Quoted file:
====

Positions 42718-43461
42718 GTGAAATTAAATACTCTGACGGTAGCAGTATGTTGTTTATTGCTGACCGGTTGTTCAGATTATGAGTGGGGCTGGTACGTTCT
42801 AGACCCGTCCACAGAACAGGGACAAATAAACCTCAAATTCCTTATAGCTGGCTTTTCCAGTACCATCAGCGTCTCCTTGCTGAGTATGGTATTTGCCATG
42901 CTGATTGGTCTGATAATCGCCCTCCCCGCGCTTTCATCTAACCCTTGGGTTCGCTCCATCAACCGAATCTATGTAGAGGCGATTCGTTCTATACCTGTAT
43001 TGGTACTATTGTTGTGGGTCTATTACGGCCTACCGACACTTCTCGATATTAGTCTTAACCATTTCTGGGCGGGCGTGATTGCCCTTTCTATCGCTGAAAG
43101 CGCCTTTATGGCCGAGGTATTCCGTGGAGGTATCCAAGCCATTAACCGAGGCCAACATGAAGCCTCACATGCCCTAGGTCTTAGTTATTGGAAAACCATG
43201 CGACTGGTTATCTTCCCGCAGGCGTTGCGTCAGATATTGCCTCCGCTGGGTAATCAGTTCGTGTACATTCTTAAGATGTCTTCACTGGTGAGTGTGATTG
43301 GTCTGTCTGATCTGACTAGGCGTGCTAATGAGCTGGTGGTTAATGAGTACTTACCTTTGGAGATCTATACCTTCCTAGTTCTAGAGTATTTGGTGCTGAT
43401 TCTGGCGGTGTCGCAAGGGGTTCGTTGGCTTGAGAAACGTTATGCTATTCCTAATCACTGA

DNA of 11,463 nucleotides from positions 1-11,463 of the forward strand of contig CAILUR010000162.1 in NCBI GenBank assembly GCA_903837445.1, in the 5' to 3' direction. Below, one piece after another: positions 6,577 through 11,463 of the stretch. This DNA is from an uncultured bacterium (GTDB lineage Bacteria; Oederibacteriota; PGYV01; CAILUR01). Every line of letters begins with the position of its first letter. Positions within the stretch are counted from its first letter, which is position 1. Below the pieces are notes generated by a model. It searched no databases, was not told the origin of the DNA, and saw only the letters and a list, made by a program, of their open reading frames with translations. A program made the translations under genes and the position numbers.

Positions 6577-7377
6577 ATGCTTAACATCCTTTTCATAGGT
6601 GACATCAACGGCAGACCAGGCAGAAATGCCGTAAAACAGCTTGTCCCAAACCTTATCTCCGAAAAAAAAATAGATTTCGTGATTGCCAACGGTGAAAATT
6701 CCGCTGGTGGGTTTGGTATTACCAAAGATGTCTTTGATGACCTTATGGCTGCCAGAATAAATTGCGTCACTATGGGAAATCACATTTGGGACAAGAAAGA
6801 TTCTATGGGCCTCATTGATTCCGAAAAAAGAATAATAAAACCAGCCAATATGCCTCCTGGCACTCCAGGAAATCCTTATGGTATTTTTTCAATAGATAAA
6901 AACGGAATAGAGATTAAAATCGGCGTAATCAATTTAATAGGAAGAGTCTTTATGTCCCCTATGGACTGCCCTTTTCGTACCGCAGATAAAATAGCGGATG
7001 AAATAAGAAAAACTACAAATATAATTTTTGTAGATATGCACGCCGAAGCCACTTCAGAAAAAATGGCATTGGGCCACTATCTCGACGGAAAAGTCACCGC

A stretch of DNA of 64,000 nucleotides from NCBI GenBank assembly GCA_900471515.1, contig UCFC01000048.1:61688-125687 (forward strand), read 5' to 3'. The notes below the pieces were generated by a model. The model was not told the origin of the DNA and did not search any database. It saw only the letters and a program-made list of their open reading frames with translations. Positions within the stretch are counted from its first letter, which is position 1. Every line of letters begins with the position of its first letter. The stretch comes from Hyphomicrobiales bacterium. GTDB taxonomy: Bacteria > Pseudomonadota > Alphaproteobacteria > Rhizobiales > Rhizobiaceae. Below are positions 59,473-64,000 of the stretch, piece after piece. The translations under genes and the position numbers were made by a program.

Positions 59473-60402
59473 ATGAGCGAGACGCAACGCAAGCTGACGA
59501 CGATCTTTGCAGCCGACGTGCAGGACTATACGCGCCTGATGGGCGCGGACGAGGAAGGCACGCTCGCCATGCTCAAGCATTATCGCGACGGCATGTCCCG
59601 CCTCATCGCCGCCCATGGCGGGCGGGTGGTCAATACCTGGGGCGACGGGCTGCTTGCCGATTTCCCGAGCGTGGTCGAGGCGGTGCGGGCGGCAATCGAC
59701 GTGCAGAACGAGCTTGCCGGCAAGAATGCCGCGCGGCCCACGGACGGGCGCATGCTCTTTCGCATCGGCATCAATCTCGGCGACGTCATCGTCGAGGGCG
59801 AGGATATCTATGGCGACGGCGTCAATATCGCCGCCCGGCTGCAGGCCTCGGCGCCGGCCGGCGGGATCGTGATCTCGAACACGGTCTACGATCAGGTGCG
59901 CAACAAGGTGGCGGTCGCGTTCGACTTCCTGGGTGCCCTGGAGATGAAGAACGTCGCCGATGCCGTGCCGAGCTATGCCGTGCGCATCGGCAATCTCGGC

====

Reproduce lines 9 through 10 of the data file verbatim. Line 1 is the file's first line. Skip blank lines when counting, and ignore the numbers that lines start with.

43401 TCTGGCGGTGTCGCAAGGGGTTCGTTGGCTTGAGAAACGTTATGCTATTCCTAATCACTGA

DNA of 11,463 nucleotides from positions 1-11,463 of the forward strand of contig CAILUR010000162.1 in NCBI GenBank assembly GCA_903837445.1, in the 5' to 3' direction. Below, one piece after another: positions 6,577 through 11,463 of the stretch. This DNA is from an uncultured bacterium (GTDB lineage Bacteria; Oederibacteriota; PGYV01; CAILUR01). Every line of letters begins with the position of its first letter. Positions within the stretch are counted from its first letter, which is position 1. Below the pieces are notes generated by a model. It searched no databases, was not told the origin of the DNA, and saw only the letters and a list, made by a program, of their open reading frames with translations. A program made the translations under genes and the position numbers.